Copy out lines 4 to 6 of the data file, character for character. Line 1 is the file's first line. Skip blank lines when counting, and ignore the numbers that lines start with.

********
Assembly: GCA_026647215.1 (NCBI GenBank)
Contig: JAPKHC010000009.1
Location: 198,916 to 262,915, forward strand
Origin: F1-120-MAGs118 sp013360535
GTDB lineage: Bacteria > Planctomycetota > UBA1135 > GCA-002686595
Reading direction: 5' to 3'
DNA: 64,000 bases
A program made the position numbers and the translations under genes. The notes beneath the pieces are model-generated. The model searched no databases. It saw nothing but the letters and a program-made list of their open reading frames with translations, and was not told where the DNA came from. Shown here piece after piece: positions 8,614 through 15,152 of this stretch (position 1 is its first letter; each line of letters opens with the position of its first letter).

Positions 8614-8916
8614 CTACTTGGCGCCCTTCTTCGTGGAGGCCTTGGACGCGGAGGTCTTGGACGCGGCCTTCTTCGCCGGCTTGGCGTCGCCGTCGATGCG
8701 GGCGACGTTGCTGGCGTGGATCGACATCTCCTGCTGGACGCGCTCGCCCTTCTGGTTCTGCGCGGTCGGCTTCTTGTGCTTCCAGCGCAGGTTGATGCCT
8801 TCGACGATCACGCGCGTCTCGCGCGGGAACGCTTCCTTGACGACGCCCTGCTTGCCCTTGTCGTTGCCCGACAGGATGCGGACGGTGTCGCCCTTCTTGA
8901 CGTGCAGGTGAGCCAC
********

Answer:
Origin: F1-120-MAGs118 sp013360535
GTDB lineage: Bacteria > Planctomycetota > UBA1135 > GCA-002686595
Reading direction: 5' to 3'